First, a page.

“Once the gaps were filled, the exterior was “daubed” or covered with a mixture of mud, wood ash, and lime. I had to make a decision whether to restore the cabin using traditional methods or modernize the methods to more contemporary standards and improve insulation while maintaining a strong structure.
I continued. “The original gap filler (chinking) of rock and clay is mostly still intact. The previous owner, Bill Gilden, who installed water and electricity about 25 years ago, only repaired the daubing, but had not touched the filler. We are going to, maybe incorrectly to the purist, modernize by removing the filler, insulate with spray foam and insulation board, and daub with wire and fiber-based bonding cement. Again, our job is a five step process. We will clean the logs, remove the old chinking, or filler, insulate between the logs using spray foam and foam insulation board, then daub, or cover the filler with a fiber cement. Finally, we will treat and seal the logs.
“Restoration of an old structure is messy and dirty, especially if you are doing everything all at once. Every small project uncovers other small projects, and if one is not careful the “House of Cards”, as my wife Vickie calls it, is going to fall down.
“Buddyro, Life is like that. We all have gaps and cracks in our lives and personalities/character, and I might add our communities. Filling those exposed gaps with good things is important for us to be good people. And, when you want to make something better than it is, it can get messy at first. There is no easy way or shortcut to clean that which is dirty, but take your time and do as little damage as possible. This old wood has lasted nearly 175 years, and we want it to live another 175. Does that make sense, Buddyro?”
“Yep, I wore my working clothes and old shoes. I’m ready. It’s just like cleaning out my closet every spring.”
We began the work in earnest; every day, from morning to evening, with lunch and my nap, every day. Okay, so we did take breaks to walk Zulu, my Ridgeback dog, around the mountain and to the old swimming hole. And sometimes, another grandson would join us for swimming and fishing. But we worked steadily and patiently.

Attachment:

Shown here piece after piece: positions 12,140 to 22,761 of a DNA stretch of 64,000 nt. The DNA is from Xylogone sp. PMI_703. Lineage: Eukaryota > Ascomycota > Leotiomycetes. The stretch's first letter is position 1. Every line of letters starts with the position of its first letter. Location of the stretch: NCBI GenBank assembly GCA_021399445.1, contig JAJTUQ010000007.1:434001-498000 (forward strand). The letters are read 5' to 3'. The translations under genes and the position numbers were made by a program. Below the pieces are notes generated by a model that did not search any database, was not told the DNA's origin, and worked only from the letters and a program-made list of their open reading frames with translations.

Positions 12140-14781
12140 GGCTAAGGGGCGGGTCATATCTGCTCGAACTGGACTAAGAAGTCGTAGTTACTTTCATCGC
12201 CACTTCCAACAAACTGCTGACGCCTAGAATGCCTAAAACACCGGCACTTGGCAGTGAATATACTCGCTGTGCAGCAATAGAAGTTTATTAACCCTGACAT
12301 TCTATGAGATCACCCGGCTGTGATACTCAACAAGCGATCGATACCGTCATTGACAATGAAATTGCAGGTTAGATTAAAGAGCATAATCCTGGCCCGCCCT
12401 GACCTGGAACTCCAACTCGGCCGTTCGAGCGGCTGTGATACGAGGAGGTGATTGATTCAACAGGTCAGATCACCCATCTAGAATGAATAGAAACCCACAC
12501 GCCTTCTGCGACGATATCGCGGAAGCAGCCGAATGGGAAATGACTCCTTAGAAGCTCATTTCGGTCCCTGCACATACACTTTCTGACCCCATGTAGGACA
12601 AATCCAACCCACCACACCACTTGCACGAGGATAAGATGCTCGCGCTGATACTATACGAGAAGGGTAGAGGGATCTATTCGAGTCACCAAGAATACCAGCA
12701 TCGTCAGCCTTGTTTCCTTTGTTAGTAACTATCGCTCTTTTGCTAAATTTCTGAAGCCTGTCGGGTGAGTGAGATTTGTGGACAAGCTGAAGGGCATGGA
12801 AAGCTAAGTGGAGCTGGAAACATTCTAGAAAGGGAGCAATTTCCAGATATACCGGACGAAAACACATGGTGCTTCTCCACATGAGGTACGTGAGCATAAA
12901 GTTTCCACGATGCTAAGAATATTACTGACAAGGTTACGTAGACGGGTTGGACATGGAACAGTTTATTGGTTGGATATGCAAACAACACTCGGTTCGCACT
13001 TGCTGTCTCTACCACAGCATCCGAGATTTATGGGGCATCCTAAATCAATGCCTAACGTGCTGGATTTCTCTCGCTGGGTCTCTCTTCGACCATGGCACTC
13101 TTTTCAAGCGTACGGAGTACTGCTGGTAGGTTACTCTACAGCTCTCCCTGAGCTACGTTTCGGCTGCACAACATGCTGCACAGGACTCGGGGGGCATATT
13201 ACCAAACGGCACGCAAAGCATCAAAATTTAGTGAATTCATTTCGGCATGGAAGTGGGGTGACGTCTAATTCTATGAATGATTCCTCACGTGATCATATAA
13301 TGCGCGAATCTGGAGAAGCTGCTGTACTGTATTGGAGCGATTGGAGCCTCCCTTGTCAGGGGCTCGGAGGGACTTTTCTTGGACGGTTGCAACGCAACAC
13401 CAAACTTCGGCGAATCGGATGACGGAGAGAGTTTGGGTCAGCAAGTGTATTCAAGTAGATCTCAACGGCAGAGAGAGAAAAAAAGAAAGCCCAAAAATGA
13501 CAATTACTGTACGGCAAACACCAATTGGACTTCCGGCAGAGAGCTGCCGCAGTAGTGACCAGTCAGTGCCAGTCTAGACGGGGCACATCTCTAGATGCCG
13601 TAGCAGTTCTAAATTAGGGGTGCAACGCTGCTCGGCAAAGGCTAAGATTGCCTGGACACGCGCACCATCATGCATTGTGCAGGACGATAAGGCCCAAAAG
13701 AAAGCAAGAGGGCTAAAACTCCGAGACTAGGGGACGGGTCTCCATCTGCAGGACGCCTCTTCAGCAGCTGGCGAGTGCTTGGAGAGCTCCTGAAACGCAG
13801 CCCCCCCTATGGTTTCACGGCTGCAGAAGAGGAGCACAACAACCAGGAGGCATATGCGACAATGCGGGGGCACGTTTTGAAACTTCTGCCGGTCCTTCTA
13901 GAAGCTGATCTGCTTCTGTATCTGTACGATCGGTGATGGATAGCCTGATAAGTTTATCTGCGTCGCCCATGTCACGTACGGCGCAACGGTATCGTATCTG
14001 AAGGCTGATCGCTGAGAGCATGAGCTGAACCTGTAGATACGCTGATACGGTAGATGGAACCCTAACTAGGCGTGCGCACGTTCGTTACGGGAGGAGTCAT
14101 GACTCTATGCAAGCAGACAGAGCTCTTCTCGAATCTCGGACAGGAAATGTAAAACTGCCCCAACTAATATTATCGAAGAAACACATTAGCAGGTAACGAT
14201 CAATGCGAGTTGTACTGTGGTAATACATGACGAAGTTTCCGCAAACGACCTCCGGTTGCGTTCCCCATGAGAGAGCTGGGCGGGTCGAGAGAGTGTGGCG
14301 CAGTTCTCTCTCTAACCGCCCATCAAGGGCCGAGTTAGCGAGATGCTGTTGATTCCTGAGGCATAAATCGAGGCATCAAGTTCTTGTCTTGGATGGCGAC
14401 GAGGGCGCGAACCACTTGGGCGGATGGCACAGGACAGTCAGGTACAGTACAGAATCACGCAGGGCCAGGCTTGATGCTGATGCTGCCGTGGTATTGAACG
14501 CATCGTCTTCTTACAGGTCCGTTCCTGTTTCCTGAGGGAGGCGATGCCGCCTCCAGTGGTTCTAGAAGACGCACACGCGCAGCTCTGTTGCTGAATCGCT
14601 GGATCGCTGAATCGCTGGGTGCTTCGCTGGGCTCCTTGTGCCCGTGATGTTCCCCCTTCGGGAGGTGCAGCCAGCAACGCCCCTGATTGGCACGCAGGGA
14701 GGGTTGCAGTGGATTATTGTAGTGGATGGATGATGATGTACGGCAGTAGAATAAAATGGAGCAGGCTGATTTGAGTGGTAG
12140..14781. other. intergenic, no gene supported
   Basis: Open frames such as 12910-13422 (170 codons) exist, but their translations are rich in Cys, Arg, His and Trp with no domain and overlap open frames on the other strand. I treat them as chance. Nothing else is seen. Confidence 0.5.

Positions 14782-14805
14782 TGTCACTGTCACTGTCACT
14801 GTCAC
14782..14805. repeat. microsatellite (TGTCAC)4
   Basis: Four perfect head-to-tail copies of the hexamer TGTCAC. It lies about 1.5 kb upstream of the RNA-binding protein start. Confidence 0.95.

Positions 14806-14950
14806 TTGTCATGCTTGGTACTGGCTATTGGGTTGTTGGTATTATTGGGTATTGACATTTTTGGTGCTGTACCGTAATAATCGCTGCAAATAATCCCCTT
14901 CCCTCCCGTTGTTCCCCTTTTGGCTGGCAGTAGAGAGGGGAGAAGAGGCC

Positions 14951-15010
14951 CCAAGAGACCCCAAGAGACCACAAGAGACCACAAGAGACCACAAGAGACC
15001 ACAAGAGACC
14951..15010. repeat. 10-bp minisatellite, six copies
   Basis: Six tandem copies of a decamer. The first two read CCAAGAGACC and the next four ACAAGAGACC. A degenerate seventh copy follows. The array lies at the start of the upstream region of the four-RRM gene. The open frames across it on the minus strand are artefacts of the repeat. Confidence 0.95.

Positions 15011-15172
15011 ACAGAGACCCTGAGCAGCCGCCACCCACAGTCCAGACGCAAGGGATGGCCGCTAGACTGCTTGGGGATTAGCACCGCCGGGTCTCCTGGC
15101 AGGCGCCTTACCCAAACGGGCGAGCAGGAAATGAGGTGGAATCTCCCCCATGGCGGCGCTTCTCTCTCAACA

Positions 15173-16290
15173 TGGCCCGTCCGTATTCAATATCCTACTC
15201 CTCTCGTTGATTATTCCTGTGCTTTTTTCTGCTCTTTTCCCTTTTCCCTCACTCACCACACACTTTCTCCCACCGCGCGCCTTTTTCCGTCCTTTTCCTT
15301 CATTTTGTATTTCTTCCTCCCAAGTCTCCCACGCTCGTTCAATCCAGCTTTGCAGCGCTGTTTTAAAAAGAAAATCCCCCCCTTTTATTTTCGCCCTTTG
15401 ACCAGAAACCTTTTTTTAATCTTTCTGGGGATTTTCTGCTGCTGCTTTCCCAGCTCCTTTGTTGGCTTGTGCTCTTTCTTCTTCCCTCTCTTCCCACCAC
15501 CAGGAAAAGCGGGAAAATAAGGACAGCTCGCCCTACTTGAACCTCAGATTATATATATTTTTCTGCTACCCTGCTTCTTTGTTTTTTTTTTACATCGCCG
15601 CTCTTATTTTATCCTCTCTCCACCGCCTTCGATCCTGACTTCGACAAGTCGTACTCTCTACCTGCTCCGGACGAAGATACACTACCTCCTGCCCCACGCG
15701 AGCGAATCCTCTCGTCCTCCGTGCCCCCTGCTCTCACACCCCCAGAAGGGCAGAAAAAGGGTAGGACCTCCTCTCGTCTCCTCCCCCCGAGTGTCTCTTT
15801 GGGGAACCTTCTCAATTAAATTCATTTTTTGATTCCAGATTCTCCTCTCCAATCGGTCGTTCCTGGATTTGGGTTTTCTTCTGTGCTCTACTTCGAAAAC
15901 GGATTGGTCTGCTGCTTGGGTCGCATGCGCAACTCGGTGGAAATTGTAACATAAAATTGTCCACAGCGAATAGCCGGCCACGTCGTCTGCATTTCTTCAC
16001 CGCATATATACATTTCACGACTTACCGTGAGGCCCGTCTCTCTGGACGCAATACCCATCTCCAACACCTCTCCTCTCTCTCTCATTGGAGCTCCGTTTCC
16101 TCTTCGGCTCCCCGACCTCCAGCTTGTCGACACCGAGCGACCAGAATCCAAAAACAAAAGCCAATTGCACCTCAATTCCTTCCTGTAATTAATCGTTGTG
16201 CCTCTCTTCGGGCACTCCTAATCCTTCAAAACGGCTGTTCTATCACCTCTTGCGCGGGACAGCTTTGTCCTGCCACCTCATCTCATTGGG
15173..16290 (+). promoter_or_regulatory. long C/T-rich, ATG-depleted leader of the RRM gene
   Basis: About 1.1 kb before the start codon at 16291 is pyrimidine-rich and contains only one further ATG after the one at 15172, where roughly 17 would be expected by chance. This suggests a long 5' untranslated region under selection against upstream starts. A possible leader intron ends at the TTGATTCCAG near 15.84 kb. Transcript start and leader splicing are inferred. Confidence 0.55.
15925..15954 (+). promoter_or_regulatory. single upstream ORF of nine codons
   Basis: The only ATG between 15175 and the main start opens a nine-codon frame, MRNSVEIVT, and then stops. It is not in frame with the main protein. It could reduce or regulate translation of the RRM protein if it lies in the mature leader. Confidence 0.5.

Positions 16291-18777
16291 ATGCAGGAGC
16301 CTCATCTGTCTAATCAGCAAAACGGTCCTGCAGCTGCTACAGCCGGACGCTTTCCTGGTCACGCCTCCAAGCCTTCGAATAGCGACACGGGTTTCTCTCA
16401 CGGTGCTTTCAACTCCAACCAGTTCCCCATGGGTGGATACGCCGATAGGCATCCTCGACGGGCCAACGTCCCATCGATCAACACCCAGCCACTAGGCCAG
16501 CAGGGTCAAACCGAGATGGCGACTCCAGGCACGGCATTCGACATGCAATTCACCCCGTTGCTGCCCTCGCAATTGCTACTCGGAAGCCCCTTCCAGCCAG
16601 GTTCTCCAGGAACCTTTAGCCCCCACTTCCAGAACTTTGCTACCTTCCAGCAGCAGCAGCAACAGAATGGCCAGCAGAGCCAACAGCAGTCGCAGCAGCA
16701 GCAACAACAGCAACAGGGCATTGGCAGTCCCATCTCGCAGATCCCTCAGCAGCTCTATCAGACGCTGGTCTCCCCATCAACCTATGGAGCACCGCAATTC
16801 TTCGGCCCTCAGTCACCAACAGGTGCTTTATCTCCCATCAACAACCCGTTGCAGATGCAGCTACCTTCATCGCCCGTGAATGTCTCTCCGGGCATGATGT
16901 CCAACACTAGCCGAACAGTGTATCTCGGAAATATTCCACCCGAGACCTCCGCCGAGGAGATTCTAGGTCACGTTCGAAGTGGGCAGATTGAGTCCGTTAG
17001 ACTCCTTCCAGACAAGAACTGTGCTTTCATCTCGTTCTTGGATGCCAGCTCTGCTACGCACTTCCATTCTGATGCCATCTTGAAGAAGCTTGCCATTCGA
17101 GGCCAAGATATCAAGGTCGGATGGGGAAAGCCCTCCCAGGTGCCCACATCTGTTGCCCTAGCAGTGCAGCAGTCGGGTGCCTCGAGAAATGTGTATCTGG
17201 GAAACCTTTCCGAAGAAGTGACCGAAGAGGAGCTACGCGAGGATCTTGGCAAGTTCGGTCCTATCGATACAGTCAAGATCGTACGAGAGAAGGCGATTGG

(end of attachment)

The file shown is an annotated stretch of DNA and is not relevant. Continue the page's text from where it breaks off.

“Always leave something better than you found it. Does that make sense Buddyro? “Yep” We just bought our own house in Philadelphia and I am already repairing the floors.”
“Can you say chinking?” He was persistent and had his own life lesson for me.
“Yes, Buddyro, I was and am aware of the derogatory meaning of the term that refers to a group of Asian people. A term I do not use. Yet, in the historic log building technical reference, it was and is an effective shorthand for an historic process, and one I had chosen to use, until recently.
“I am not a huge sports fan. But sports in our culture, because of the growing diversity of its players, have been and are at the forefront of what some negatively call political correctness, while others call it cultural sensitivity.
“In 2012, writer Huan Hsu called for retiring the term A Chink in the Armor after ESPN used the term referring to Jeremy Lin and the loss of the New York Knicks to a much less qualified New Orleans Hornets team. ESPN fired the writer, took the post down within 30 minutes, and placed the broadcaster who used the phrase on suspension for 30 days.
”Life is like that. Times change. The words we used to say don’t always fit the new times. Does that make sense, PopPop?”
“Yep. I have to keep learning and change some words I use, even as an old man. Let’s just say ‘filling the gaps of the logs’. How does that sound?”
He smiled, and simply said, “Yep”.
Everyday at dusk, covered in red dust and cement, we sat in our rocking chairs on our front porch with Zulu on his porch bed. We were daubed out and in the words of the South, ‘Nothing more need be said.’
We sat in peaceful silence. It was a good day, everyday.